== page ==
Oh god, it’s that time of year again when Saturday nights become media blackout nights just to avoid the flooding rants about Britain’s favourite show to hate, The X Factor. Although ratings have been dropping steadily for years now, the show still does fairly well, with one in five Brits watching and the vast majority of those heading to social media to keep the rest of the uninterested public updated.
The format goes through several different stages, with probably the most voyeuristic at the beginning – thousands of us watch while tens of thousands of talentless individuals line up to be dissected by the critical public. This is where we get a lot of the sob stories and drama, we see teenage girls punching each other and find out about the shameful professions of hopeful stars. The British public like to see an underdog doing well, so it’s not all pointing and laughing like a freak show but also rooting for the little guy – and subsequently booing at the cruel judges.
For a lot of fans of the show, X Factor means Christmas is coming. It’s how they spend those darkening nights in the run up to December, by following the contestants along their path to potential stardom – but almost inevitably failure. Betting has recently become a popular element of the show, with websites like http://freebets.org offering odds for a number of different gambles which manage to add some excitement and the chance of winning something – for even if you vote for the winning act, you’ve really just lost that text money and the cost of the Christmas number one single.
Terrible covers of classic songs from the show made it to number one for four years running thanks to the success of the show, but many artists and critics feel that winning a reality TV show isn’t enough to earn that spot. In 2008 a campaign was launched to prevent Alexandra Burke’s cover of Hallelujah from reaching the top spot by replacing it with the original, but unfortunately Leonard Cohen’s Hallelujah only made it to the number two spot. A much more successful move in 2009 ensured that Joe McElderry’s cover of The Climb by Miley Cyrus failed to get number one, beaten by Rage Against The Machine’s Killing in the Name Of. This was the first Christmas single in the UK to be achieved purely by downloads.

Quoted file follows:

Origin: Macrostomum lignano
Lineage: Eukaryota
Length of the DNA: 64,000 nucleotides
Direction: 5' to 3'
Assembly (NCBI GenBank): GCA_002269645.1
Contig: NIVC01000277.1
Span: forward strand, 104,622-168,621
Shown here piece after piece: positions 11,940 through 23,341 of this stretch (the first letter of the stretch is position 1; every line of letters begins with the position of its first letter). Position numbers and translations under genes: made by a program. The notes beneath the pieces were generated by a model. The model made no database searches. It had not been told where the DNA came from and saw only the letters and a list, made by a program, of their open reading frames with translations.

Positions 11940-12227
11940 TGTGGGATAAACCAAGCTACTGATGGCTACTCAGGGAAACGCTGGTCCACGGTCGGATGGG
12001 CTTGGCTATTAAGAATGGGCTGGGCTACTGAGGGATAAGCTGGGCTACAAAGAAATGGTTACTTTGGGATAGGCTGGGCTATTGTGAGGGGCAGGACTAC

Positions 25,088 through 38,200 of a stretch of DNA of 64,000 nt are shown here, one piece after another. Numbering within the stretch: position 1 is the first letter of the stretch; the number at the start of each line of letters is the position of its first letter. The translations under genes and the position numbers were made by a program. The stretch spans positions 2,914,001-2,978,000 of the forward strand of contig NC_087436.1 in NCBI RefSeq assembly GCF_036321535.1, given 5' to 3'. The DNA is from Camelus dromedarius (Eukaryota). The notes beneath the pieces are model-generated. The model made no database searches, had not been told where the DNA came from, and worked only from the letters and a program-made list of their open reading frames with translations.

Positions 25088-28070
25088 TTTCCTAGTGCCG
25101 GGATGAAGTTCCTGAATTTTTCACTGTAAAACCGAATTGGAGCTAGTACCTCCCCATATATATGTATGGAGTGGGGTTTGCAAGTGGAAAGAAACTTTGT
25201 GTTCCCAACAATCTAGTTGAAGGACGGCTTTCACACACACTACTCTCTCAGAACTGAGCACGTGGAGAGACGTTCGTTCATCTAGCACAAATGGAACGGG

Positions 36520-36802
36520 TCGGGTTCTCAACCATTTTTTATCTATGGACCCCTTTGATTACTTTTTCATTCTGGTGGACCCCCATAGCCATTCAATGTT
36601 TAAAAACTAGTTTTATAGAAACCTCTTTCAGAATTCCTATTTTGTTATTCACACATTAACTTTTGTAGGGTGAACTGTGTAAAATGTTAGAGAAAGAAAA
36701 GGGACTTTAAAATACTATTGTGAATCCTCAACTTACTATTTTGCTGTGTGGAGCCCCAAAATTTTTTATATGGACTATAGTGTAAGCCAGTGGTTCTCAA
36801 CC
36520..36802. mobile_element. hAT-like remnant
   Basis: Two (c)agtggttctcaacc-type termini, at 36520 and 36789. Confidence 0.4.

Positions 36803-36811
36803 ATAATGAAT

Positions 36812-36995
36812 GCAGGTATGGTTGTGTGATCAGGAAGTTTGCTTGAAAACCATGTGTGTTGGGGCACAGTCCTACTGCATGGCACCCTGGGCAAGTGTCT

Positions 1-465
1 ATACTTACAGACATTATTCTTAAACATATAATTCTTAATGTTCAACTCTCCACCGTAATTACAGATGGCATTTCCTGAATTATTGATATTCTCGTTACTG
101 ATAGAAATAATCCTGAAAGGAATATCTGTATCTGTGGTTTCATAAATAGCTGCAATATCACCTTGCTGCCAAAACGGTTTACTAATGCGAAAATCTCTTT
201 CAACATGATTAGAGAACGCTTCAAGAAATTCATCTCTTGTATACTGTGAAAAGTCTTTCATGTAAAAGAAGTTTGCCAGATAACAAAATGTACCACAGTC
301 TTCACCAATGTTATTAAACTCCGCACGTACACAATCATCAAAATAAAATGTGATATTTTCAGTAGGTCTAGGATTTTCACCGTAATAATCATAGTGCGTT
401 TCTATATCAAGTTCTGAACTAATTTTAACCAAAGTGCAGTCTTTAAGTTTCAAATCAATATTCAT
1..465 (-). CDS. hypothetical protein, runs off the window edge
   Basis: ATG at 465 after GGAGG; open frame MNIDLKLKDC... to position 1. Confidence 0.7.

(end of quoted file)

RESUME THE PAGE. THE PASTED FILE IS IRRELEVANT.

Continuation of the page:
Unfortunately, hating the show just sucks us in more as it perpetuates the “water-cooler effect”; everyone is talking about how much they hate the show and threatening to stop watching but in doing so, they give it more fuel. Simon Cowell’s domination of our televisions and Christmas dinners is nearly unavoidable when hating the X Factor is on par with hating Christmas – although complaining on Twitter gives us some sense of control over the situation.